Simply put, diversity in the workplace reflects a company’s acceptance of an individual’s differences. This creates an inclusive working environment where employees can cooperate well with one another despite coming from distinct backgrounds.
The importance of workplace diversity does not merely lie in the need to create more inclusive social environments. From a business standpoint, it can offer a positive impact on performance through, for instance:
- Innovation: Diversity drives innovation and contributes to business performance. A study by Boston Consulting Group revealed that organisations with diverse management teams enjoyed 19% higher revenue.
- Decision-making and problem-solving: Varied perspectives of diverse individuals encourage teams to explore unique and innovative ways to solve problems and make more powerful decisions. In fact, inclusive teams are 87% better at making business decisions, according to research by Cloverpop, a tech company specialising in organisational decision-making tools.
- Employee retention: Employees feel valued by the company and are motivated to stay when they are accepted for who they are, ensuring a strong pool of talent that is critical to business success.
How has diversity in the workplace changed?
The chatter around workplace diversity today is not new. However, in an era of increased connectivity, gender, race and ethnicity are no longer the only touchpoints. The rapid spread of information and ideas digitally has expanded the dialogue to include factors such as religious beliefs, political views and socioeconomic backgrounds.
The increasing use of social media has also allowed the population to access more global narratives as the platform enables the exchange of ideas at a pace like never before. Today, issues in other parts of the world can trigger various sentiments locally, with many seeking to have their voices heard.
The sharing of ideas and opinions on a global scale exposes individuals to newer ways of thinking. This encourages them to be more accepting of alternatives. These effects can spill over to the workplace.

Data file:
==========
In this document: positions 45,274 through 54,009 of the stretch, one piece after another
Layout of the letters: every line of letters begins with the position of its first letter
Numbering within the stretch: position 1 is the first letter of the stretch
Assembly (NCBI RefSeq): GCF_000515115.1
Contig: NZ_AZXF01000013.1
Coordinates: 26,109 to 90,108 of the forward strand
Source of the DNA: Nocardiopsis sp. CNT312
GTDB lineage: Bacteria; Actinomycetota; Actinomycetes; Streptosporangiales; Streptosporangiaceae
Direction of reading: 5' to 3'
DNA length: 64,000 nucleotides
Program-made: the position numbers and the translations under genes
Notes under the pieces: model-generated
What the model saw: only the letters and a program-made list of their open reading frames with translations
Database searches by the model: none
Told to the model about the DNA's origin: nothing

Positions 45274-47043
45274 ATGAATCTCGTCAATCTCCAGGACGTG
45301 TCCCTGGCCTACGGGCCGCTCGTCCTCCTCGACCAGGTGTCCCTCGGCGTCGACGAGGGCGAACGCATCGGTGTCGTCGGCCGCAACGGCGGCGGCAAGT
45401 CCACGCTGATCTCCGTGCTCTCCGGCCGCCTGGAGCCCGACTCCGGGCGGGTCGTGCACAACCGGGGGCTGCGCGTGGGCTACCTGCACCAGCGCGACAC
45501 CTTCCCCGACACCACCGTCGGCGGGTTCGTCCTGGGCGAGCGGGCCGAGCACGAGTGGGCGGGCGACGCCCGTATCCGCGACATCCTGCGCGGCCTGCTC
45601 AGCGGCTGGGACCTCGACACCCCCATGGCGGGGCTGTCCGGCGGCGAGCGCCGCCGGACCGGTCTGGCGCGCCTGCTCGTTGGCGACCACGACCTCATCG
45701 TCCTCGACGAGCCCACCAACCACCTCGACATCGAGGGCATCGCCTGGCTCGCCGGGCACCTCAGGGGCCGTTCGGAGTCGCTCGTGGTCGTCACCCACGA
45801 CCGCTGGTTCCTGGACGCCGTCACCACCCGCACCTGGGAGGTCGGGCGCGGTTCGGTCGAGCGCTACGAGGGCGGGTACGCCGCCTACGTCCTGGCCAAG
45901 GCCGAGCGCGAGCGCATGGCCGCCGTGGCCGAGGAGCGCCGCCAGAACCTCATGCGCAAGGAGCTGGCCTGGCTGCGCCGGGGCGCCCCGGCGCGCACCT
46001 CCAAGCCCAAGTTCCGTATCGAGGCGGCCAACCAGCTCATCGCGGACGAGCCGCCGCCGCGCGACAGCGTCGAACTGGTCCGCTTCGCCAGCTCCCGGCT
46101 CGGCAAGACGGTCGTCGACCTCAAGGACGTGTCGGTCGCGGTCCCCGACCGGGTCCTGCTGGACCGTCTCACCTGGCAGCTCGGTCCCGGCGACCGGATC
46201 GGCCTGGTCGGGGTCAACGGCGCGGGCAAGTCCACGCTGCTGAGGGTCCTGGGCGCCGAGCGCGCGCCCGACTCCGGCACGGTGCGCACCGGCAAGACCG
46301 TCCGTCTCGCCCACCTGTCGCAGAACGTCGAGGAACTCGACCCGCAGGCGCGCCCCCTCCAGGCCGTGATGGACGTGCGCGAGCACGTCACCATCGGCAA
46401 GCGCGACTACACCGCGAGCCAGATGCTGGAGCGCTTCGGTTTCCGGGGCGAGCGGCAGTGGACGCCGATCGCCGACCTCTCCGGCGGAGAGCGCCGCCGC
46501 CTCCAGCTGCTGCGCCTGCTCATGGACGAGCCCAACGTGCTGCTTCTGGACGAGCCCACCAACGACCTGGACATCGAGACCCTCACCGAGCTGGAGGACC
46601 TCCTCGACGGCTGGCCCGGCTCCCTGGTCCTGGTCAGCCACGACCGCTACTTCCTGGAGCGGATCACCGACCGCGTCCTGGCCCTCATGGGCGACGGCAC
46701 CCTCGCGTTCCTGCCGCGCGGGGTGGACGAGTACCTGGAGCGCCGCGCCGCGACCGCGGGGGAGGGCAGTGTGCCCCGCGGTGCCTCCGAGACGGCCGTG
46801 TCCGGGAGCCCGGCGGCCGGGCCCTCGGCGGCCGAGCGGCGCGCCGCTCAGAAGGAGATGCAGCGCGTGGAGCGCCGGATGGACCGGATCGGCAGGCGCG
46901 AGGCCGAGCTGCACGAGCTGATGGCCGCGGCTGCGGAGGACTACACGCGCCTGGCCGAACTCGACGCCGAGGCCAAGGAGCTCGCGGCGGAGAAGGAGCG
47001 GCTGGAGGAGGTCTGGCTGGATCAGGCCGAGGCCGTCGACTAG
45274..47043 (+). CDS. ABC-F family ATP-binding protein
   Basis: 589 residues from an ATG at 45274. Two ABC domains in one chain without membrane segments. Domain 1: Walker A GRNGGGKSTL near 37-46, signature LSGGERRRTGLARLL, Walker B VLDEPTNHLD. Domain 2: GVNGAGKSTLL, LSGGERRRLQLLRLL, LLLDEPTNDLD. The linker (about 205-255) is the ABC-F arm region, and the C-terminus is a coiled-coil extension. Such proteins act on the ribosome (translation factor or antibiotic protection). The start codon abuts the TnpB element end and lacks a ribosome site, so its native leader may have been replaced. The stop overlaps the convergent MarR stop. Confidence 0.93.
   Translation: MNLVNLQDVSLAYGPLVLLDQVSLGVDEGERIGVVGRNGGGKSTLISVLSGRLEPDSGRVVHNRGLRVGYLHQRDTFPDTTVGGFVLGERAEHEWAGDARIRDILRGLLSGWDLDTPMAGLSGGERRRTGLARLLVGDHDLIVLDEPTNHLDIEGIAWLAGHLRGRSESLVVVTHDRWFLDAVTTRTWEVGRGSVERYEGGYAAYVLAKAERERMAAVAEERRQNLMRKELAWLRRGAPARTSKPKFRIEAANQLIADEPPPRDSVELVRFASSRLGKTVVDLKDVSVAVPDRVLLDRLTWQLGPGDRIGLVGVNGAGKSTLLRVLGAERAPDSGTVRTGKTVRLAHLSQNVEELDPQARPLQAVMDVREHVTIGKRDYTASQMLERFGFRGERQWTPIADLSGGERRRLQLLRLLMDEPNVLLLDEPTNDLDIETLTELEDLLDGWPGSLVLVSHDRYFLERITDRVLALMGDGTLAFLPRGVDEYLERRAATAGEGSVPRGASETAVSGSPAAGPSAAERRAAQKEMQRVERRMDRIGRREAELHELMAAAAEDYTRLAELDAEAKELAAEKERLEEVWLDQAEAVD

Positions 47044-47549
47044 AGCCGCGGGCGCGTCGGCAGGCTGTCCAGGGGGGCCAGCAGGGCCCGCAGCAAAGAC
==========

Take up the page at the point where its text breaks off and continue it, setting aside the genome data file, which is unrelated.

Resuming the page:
Today, employers can expect employees to carry open-minded and inquisitive mindsets, breaking conventional norms and introducing fresh methods of delivery.
To accommodate this shift, organisations will need to create a culture that appreciates and encourages out-of-the-box thinking. What can business leaders do for a start?
1. Improve connections between younger and older workforce
Mid-career professionals who have been in the industry for many years can look towards the younger generation of workforce for fresh perspectives. This would allow them to break the status quo and explore novel ideas to drive business productivity.
At the same time, younger employees can glean critical and valuable industry insights from such professionals. These help to expand their thinking capabilities and creativity on the job.
In both scenarios, an open mindset allows one to break down barriers of age and be more welcoming of ideas that were once uncomfortable or inaccessible. As a result, employees become more willing to initiate change that fosters greater growth.
2. Allow difficult conversations about society
Discussions on religion, politics or other sensitive issues at work may typically be considered taboo. However, they offer great opportunities for employees to be more aware of the differences around them. After all, an inclusive work setting is one that is accepting of such differences — this entails understanding them.
By creating a safe space for employees to share their viewpoints or correct misconceptions, for instance, others can make better sense of the issues on the ground, review their common beliefs and widen their perspectives. It also increases curiosity about the diverse groups of people around them.
Not only do they become more informed individuals, but they can also pay attention to certain cultural sensitivities when engaging with global stakeholders or while communicating with target markets.
3. Keep feedback channels open
As with any workplace setting, feedback is necessary for continuous improvement. Through channels like stay interviews, managers understand what employees wish for the company to do better in terms of inclusivity.
For instance, an employee may propose more flexible workplace arrangements instead of the traditional office hour policy to support work-life balance. In other cases, a group of employees may wish for the company to do more to address climate change, citing companies like Patagonia who have been playing their part.
This provides leaders with a clearer idea of the areas they need to work on by, for example, implementing suitable workplace policies or realigning their business values to the needs of society today.
Let’s all take the discussion about workplace diversity forward!